How Small Are Building Blocks of Complex Networks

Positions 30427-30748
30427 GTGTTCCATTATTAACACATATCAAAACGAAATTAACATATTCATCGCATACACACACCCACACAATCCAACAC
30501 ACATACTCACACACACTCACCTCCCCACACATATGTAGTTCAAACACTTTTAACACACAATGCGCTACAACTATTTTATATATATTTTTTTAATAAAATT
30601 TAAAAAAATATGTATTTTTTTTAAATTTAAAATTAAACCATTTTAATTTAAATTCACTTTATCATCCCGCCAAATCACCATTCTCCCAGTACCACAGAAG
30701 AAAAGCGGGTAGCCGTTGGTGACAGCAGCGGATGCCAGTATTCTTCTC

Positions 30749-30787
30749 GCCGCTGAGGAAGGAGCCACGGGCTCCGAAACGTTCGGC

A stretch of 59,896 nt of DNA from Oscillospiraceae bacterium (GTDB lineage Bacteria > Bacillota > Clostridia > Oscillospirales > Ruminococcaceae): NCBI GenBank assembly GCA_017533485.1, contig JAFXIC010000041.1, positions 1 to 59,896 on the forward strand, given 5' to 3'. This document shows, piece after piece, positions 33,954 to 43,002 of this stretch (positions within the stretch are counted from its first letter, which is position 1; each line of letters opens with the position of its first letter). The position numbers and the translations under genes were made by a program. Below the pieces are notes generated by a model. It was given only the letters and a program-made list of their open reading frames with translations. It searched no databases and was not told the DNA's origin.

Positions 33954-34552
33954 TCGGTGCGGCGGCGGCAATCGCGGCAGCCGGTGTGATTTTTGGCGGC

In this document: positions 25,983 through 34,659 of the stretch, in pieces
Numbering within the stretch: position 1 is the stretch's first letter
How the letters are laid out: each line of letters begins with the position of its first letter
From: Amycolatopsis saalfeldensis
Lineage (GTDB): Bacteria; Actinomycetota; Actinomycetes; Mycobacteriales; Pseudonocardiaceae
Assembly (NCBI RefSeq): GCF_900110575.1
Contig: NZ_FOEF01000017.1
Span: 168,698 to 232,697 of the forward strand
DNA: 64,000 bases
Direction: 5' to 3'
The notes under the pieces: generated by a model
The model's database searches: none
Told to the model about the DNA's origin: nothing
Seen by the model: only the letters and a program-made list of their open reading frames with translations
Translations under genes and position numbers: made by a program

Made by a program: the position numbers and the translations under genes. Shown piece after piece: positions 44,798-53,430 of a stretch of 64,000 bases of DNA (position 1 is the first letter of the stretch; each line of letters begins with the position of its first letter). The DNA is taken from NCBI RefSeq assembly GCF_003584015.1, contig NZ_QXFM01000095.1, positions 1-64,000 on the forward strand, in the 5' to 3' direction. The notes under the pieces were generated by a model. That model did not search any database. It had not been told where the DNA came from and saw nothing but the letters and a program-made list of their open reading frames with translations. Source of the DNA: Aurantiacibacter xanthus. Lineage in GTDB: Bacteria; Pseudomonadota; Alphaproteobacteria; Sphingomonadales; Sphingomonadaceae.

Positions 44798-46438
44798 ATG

Network motifs are small building blocks of complex networks, such as gene regulatory networks. The frequent appearance of a motif may be an indication of some network-specific utility for that motif, such as speeding up the response times of gene circuits. However, the precise nature of the connection between motifs and the global structure and function of networks remains unclear. Here we show that the global structure of some real networks is statistically determined by the distributions of local motifs of size at most 3, once we augment motifs to include node degree information. That is, remarkably, the global properties of these networks are fixed by the probability of the presence of links between node triples, once this probability accounts for the degree of the individual nodes. We consider a social web of trust, protein interactions, scientific collaborations, air transportation, the Internet, and a power grid. In all cases except the power grid, random networks that maintain the degree-enriched connectivity profiles for node triples in the original network reproduce all its local and global properties. This finding provides an alternative statistical explanation for motif significance. It also impacts research on network topology modeling and generation. Such models and generators are guaranteed to reproduce essential local and global network properties as soon as they reproduce their 3-node connectivity statistics.